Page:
It’s always an interesting experience when an administrator observes your class, and evaluates you as a teacher. Teacher evaluations can make teachers nervous. Having people who are not normally in the classroom observe, adds another level of stress beyond the daily classroom troubles. Students can also be nervous or disruptive because of the strangers in the classroom.
The Purpose of Teacher Evaluations
Teacher evaluations are very important for assessing how well the teacher is performing, how well the students are managed, how effective the curriculum and instructional methods are, and to form ideas on improving techniques and lessons. School districts (at least in the US) are also needing to tie-in student achievement with teacher evaluations.
While evaluation criteria might differ from state to state (province to province), school districts may use similar standards that are set up by the state (or province) and national boards of education.
Teacher Evaluation Guidelines
The University of Michigan’s Center for Research on Teaching and Learning (CTRL) has some guidelines to use when creating teacher evaluations:
- Multiple Teaching Methods – It’s important that teachers vary their instructional methods. This ensures that students of with different learning styles are able to complete the lesson and understand its targeted objectives. Differentiated instruction also demonstrates the teacher’s ability to be flexible in the classroom with a variety of students from different backgrounds.
- Faculty Responsibilities – A teacher has many responsibilities: planning lessons, assessing student learning, talking with parents, attending staff meetings, attending professional development workshops and seminars, as well as keeping up-to-date with curriculum and instructional methods. Teachers are evaluated on how well they balance these responsibilities. It’s a tough task, but teachers are responsible to hold up a standard of professionalism.
- Individualizing Teacher Evaluations – While there needs to be some standard all teachers are evaluated by, schools districts and administrators should also formulate individualized teacher assessments. As teachers come from all kinds of backgrounds and teaching styles, one type of evaluation might not be as applicable as another. Furthermore, teacher assessments should be longitudinal, meaning they are given semi-frequently over a span the teacher’s entire career. Schools track and record student progress yearly through assessment tests; they should also track and record teacher progress.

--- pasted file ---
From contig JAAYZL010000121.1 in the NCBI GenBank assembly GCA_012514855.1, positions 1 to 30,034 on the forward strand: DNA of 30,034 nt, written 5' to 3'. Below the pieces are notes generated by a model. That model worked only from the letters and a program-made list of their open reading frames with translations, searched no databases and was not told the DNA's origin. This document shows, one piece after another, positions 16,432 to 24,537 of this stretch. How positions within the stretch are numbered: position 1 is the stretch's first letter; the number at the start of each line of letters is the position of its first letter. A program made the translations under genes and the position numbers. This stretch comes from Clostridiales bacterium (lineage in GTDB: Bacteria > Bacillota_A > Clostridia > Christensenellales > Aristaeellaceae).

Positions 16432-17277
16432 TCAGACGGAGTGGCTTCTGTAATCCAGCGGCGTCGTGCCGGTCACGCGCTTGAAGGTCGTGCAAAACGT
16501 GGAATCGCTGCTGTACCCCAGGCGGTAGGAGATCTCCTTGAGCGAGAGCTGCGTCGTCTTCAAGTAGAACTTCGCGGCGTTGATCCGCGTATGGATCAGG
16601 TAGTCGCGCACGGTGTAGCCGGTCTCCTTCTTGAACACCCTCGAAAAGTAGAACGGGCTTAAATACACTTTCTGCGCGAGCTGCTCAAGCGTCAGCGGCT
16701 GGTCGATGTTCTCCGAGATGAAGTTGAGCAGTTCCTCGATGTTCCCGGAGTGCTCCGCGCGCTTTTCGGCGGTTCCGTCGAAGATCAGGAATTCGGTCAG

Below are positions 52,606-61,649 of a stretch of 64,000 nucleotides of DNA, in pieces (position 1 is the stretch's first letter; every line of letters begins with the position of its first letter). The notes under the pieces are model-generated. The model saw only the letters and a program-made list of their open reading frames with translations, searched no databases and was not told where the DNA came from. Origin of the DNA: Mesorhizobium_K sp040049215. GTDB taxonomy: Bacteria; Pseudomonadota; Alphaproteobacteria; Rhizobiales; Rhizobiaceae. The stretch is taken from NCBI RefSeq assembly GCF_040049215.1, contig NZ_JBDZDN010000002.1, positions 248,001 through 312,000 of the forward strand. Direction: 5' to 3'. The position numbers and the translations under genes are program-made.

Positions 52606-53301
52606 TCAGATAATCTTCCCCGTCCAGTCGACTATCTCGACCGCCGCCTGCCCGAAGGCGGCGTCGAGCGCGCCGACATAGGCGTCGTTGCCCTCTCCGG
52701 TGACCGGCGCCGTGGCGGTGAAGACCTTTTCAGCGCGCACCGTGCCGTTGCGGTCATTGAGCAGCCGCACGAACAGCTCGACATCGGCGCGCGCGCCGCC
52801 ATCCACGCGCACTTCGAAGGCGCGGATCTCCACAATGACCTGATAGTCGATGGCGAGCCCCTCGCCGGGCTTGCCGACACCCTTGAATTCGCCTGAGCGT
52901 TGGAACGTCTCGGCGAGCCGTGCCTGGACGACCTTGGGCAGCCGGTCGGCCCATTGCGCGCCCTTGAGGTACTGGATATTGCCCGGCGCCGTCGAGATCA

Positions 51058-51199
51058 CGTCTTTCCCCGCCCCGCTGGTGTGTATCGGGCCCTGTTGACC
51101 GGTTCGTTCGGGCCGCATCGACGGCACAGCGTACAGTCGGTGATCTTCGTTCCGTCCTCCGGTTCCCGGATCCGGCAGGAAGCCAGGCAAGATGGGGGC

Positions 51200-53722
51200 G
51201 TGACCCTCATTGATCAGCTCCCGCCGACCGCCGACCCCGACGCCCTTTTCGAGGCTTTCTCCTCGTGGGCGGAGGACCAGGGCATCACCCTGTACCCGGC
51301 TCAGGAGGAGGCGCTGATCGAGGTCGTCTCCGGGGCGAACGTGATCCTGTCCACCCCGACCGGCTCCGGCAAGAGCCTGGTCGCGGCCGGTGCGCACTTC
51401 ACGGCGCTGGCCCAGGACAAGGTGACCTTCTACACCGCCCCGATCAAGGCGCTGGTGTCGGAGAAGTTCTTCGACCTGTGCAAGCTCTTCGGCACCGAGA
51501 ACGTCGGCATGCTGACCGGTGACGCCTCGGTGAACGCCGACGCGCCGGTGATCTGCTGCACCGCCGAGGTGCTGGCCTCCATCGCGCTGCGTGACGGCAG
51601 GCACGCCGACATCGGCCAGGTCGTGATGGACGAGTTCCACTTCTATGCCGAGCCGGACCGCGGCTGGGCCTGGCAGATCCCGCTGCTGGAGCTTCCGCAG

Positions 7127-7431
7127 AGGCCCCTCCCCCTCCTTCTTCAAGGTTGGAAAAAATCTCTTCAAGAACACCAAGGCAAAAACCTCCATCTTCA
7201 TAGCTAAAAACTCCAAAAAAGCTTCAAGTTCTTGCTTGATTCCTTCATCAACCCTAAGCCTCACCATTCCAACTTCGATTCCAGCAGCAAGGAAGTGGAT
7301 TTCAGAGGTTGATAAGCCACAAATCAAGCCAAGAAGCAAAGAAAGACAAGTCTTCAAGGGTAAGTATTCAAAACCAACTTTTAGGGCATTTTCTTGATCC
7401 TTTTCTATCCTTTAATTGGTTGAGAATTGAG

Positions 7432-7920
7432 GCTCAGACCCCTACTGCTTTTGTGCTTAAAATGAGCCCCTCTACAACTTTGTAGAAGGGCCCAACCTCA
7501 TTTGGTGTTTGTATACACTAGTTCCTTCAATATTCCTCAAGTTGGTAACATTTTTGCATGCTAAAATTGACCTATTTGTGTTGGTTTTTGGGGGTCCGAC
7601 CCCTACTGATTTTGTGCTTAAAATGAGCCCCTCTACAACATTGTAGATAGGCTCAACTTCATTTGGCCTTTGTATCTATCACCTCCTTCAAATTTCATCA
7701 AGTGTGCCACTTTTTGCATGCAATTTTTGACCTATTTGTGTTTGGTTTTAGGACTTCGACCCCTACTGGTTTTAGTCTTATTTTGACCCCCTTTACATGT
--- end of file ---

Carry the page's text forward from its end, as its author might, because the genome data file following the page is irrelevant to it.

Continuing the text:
- What is assessed – Teaching evaluation has as its central element the assessment of the quality of classroom instruction. Since teaching includes activities broader than classroom instruction, evaluation of teaching must assess more than classroom performance. While departments and schools may identify additional items, among the teaching activities that may be assessed are the following:1. quality, amount, and level of classroom instruction (including shared instruction)
2. development of curricula, new courses, and classroom materials;
3. supervision and mentoring of graduate students, including chairing of dissertations;
4. service on graduate examination and dissertation committees;
5. one-on-one consultation with students, including supervision of independent study and readings courses;
6. supervision of teaching assistants in undergraduate courses;
7. conduct and supervision of laboratory instruction;
8. supervision of undergraduate and graduate research;
9. advising students in the major;
10. supervision of field work; and
11. supervision of clinical and practicum experiences. (Source: CRTL website)
The American Federation of Teachers also has a list of criteria of an effective teacher evaluation system. In both the CRTL and AFT’s lists, the teachers should be well-trained in how the evaluation system works, and what will be evaluated. They should also understand how their evaluation affects their professional file, future job prospects and/or promotional opportunities.
Make It or Break It?
Teaching evaluations should not be the deciding factor in whether teachers retain employment or are laid-off. However, teaching evaluations serve a valuable purpose to ensure teachers are providing quality educational instruction to students, upholding state (provincial) and national educational standards, and give valuable insight on where a teacher can improve.
*What are your opinions on teacher evaluations?*